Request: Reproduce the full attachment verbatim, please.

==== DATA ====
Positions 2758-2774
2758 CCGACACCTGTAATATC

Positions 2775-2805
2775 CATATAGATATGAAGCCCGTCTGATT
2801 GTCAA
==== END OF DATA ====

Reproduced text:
Positions 2758-2774
2758 CCGACACCTGTAATATC

Positions 2775-2805
2775 CATATAGATATGAAGCCCGTCTGATT
2801 GTCAA